This version of the bill passed its first reading in the House Finance Committee on Tuesday by a vote of 17-8.


UPDATE 02/12/2019, 11:11 a.m.
Members of the House Finance Committee rallied Tuesday morning and voted for a House Education version of a broad-ranging education reform bill.

That means the full House of Delegates could get the bill as soon as today, with amendments being offered on the floor as soon as Wednesday. That timeline is not a certainty, our media partner WV MetroNews reports.

The House Finance Committee voted 17-8 in favor of the bill today. There are 15 Republicans on the committee’s majority. Two Democrats — Mick Bates and Jason Barrett, the committee’s two minority chairmen — voted with them.

The vote happened about 7:45 a.m. today in a fresh meeting. That followed a full Monday of activity that ended at midnight.

During the midnight meeting, the committee voted down a House Finance version, 13-12. Republicans Bill Anderson, Erikka Storch and Steve Westfall voted with the Democrats.

“I was a little disappointed that we did not get our House Finance strike-and-insert out,” said House Finance Chairman Eric Householder, R-Berkeley.

The 125-page bill would make a variety of changes to West Virginia’s school system. It would bundle long-promised pay raises with charter schools, a change to authority over local school levies, banking of unused personal days and more.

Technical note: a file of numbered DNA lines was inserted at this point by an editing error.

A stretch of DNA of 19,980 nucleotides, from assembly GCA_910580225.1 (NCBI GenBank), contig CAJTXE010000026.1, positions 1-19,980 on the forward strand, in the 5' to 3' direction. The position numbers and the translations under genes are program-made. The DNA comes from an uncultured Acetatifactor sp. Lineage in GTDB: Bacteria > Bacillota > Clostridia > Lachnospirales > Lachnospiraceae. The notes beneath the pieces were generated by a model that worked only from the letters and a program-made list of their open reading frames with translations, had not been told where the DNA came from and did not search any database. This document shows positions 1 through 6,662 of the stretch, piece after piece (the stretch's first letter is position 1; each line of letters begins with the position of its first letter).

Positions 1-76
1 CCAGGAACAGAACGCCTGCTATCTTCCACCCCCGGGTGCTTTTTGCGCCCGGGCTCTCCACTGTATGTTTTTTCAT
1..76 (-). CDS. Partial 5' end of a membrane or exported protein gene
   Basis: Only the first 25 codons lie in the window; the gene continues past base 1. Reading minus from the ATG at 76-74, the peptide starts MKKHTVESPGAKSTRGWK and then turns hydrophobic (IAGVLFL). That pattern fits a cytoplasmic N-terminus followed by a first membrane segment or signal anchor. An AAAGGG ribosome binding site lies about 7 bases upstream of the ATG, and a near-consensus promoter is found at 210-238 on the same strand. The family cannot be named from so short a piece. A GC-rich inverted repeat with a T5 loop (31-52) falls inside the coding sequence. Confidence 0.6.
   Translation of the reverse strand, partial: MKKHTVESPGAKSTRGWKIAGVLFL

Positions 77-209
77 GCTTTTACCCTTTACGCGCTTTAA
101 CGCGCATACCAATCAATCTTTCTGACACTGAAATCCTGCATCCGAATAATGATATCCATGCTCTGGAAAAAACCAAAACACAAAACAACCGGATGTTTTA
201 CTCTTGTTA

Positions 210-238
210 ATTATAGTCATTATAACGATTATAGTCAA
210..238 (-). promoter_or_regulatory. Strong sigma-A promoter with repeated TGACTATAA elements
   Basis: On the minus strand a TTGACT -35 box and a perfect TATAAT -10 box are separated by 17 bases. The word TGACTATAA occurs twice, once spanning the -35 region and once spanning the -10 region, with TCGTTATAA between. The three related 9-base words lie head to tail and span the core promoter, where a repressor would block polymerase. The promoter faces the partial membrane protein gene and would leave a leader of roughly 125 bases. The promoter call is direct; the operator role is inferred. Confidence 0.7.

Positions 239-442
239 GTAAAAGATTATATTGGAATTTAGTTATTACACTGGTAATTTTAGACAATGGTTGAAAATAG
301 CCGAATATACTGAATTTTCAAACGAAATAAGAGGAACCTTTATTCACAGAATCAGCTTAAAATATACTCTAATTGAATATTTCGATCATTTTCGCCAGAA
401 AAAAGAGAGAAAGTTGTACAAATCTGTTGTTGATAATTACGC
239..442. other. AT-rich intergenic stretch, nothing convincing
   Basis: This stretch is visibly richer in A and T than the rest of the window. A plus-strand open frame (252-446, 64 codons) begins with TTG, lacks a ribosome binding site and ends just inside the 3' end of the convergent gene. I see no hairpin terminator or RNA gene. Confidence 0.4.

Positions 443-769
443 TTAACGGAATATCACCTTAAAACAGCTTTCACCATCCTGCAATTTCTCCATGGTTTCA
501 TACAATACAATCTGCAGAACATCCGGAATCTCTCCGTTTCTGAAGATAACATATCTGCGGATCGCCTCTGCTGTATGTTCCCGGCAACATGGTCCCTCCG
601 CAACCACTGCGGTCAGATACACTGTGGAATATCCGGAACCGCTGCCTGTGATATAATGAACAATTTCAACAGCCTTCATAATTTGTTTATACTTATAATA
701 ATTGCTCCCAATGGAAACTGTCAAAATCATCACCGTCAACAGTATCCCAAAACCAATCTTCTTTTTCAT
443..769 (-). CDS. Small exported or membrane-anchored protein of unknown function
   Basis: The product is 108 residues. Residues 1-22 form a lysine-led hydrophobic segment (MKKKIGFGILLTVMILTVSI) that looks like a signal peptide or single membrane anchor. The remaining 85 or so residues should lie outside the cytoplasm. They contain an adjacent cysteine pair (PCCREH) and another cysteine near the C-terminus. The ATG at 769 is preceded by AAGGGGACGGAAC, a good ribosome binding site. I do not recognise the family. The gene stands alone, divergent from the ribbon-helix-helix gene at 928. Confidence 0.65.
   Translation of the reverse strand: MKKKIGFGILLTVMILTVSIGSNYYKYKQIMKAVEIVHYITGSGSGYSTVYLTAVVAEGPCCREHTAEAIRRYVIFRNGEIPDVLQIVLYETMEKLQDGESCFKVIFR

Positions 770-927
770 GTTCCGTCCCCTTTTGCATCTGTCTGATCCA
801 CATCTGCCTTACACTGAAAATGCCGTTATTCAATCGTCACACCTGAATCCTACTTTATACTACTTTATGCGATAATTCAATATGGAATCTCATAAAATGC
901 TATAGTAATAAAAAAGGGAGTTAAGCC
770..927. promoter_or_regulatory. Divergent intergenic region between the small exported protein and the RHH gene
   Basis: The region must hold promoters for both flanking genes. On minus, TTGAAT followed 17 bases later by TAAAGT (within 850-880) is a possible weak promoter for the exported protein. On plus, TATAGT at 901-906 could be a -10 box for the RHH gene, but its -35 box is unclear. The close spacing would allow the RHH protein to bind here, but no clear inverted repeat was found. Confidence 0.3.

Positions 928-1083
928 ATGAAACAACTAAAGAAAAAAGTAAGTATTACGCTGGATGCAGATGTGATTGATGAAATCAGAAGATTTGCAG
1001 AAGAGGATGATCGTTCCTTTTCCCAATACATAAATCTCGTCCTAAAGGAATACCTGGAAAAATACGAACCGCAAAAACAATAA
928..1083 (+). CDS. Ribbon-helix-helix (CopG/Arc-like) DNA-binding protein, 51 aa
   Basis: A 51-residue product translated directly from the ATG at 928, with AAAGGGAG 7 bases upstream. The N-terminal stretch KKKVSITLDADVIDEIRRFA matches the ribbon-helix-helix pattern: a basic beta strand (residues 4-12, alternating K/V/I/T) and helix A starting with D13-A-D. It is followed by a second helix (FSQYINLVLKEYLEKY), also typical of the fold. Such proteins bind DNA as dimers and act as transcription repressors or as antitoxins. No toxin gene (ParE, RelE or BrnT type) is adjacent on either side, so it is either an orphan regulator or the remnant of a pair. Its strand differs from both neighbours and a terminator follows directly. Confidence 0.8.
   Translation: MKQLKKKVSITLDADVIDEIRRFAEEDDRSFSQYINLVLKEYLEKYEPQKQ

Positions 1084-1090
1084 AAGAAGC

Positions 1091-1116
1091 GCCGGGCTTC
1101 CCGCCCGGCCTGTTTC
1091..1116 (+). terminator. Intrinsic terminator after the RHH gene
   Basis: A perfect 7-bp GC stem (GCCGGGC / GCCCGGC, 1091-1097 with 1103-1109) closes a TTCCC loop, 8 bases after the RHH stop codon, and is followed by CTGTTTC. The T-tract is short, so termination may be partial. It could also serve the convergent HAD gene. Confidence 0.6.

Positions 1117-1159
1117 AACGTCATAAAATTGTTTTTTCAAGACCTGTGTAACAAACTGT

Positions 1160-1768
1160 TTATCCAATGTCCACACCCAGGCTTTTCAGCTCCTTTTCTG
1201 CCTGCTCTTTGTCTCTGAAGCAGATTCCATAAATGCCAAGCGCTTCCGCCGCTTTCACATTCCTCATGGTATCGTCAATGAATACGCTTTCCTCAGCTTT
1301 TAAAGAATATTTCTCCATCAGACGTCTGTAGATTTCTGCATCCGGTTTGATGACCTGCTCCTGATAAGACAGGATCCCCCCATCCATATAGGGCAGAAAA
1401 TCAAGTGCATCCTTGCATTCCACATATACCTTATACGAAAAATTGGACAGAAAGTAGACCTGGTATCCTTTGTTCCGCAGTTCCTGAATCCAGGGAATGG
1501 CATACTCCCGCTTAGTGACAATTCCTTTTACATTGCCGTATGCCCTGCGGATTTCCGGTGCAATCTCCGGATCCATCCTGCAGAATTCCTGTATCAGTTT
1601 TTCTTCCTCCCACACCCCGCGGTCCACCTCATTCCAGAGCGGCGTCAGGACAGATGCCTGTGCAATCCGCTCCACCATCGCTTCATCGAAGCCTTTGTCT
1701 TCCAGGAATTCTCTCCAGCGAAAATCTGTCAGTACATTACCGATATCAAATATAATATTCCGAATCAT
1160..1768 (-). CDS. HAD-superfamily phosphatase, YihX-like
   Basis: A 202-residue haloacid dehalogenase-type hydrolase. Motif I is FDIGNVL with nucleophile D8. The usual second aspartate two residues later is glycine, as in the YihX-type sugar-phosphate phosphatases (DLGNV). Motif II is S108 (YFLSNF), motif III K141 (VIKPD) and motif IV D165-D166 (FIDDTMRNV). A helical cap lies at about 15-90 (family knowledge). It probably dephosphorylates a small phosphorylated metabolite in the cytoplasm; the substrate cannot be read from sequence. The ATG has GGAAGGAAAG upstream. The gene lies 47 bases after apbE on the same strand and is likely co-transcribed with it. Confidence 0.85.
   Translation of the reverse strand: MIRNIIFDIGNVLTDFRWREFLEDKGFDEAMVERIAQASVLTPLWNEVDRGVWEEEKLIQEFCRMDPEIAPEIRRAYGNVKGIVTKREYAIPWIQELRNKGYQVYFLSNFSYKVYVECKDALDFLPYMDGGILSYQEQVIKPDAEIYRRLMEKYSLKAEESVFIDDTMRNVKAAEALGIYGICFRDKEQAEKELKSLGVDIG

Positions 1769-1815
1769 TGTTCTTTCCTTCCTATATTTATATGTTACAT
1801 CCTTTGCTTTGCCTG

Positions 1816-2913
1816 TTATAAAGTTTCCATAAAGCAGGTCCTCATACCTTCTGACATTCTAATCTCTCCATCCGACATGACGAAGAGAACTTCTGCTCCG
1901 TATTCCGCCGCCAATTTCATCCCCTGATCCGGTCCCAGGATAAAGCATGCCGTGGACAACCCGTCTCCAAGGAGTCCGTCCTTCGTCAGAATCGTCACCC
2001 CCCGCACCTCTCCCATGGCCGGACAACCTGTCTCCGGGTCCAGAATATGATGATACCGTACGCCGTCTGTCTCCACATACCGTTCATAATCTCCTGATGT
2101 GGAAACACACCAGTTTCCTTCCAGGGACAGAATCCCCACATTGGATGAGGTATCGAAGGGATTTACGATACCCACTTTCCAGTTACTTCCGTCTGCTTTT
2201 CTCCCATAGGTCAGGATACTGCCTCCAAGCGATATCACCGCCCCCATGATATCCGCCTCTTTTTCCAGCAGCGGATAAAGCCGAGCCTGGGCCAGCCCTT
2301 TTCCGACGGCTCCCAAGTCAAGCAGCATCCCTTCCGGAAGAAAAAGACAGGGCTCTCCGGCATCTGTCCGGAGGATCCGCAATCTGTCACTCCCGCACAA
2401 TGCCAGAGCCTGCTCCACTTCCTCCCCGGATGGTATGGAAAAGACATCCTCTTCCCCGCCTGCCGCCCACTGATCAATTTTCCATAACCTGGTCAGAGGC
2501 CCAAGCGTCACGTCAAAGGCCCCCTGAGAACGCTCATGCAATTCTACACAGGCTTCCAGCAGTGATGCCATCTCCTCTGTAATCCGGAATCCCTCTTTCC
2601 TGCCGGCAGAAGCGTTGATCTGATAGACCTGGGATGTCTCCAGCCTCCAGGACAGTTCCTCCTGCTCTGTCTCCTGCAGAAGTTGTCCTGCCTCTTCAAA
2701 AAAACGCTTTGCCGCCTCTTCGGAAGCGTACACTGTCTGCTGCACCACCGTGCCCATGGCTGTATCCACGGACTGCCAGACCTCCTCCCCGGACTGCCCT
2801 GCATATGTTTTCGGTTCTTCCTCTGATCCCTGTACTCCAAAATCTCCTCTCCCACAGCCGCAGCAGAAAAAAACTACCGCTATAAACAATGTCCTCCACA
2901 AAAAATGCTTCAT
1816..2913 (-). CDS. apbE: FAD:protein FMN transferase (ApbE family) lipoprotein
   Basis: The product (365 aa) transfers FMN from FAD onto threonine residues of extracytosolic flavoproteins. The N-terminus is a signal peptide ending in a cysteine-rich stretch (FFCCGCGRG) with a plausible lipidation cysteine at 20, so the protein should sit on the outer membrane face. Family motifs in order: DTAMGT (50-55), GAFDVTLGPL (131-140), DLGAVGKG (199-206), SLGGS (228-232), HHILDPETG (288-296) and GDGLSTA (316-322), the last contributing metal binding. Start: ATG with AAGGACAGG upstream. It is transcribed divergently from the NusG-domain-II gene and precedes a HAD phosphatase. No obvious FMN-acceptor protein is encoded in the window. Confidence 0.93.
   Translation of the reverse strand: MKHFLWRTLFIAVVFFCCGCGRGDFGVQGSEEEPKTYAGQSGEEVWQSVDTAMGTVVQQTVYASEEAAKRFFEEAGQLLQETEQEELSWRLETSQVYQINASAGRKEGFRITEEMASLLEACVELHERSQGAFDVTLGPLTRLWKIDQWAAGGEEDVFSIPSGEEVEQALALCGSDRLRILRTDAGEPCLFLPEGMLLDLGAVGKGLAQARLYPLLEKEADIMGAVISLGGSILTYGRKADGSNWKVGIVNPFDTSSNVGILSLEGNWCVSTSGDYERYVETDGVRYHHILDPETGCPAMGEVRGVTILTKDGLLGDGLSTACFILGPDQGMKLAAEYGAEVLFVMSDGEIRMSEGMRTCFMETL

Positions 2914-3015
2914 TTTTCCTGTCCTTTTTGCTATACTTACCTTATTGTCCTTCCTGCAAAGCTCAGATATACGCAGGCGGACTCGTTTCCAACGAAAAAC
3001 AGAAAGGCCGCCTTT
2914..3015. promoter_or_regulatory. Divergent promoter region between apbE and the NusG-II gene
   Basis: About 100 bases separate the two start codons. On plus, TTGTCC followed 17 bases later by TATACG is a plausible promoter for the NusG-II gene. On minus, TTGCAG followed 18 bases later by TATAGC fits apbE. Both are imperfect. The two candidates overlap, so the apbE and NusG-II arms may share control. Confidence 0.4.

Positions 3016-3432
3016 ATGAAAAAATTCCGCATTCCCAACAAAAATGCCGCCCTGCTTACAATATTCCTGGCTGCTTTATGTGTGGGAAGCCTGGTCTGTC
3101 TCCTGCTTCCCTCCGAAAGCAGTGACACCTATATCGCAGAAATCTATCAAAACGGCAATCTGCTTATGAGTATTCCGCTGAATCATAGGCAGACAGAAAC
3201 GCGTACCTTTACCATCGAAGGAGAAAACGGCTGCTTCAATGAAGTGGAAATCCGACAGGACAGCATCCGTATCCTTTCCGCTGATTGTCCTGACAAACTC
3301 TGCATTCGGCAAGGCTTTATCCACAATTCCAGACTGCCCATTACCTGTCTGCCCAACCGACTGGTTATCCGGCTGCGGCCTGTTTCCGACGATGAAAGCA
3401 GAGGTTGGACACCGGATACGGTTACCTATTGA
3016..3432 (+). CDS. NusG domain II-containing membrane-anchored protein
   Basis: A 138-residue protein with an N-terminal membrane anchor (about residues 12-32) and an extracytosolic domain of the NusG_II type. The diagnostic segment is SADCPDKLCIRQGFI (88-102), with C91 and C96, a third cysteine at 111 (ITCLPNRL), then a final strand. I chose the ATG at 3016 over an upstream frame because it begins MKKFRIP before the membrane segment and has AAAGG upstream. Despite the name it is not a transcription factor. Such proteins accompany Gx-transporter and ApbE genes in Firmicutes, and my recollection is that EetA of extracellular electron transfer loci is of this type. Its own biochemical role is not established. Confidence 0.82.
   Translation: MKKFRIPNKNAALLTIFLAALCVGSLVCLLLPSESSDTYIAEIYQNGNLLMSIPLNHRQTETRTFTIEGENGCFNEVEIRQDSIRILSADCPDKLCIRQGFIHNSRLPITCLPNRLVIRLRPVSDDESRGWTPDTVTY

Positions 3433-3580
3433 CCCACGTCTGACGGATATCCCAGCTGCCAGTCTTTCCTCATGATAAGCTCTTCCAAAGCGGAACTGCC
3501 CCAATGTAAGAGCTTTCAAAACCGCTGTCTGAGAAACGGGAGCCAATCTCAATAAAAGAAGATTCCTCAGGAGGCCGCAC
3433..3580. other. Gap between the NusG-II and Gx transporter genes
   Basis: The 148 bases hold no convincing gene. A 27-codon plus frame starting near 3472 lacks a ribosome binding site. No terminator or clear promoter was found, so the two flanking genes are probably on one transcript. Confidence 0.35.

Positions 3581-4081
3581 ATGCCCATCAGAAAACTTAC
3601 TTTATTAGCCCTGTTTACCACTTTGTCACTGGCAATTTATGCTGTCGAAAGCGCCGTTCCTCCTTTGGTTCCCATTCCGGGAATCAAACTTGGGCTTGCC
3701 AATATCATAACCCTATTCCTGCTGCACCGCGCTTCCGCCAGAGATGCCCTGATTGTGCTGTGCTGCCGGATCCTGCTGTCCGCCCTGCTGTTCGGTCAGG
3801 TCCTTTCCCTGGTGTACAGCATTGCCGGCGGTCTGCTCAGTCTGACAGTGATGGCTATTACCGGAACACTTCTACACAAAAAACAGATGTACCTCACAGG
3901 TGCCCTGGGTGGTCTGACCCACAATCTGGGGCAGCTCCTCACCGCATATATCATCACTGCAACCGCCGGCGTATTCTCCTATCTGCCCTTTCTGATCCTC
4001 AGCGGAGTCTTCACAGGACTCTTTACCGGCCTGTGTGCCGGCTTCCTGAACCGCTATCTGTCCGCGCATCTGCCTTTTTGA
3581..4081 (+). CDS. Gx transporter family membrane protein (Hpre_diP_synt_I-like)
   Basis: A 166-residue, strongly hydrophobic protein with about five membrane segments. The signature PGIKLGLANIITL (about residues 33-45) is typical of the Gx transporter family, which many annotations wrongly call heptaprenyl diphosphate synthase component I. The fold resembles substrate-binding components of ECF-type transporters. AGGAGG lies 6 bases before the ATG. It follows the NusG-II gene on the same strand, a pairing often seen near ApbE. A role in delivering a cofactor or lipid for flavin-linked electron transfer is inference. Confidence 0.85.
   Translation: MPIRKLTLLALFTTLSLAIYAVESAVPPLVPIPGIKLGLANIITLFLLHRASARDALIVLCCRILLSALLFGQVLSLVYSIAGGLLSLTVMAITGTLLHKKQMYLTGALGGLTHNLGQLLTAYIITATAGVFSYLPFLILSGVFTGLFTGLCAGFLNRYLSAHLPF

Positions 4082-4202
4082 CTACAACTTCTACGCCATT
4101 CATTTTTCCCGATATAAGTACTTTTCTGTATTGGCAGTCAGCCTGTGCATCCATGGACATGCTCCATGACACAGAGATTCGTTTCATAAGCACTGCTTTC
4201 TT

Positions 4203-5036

There were a couple of key differences between the versions.

The House Education Committee version had whittled the number of charter schools down to two in a pilot program. The House Finance Committee had that number at five, with the possibility of a sixth.

The House Education version had removed education savings accounts, money set aside for educational use when students move from public school to private education. The House Finance version revived that provision.

Householder said he preferred the version his own committee produced. He suggested Republicans will offer amendments on the House floor to restore more charters and education savings accounts.

“Obviously, I’m in it to win,” he said this morning. “I wanted to make sure our House Finance Committee presented its best work.”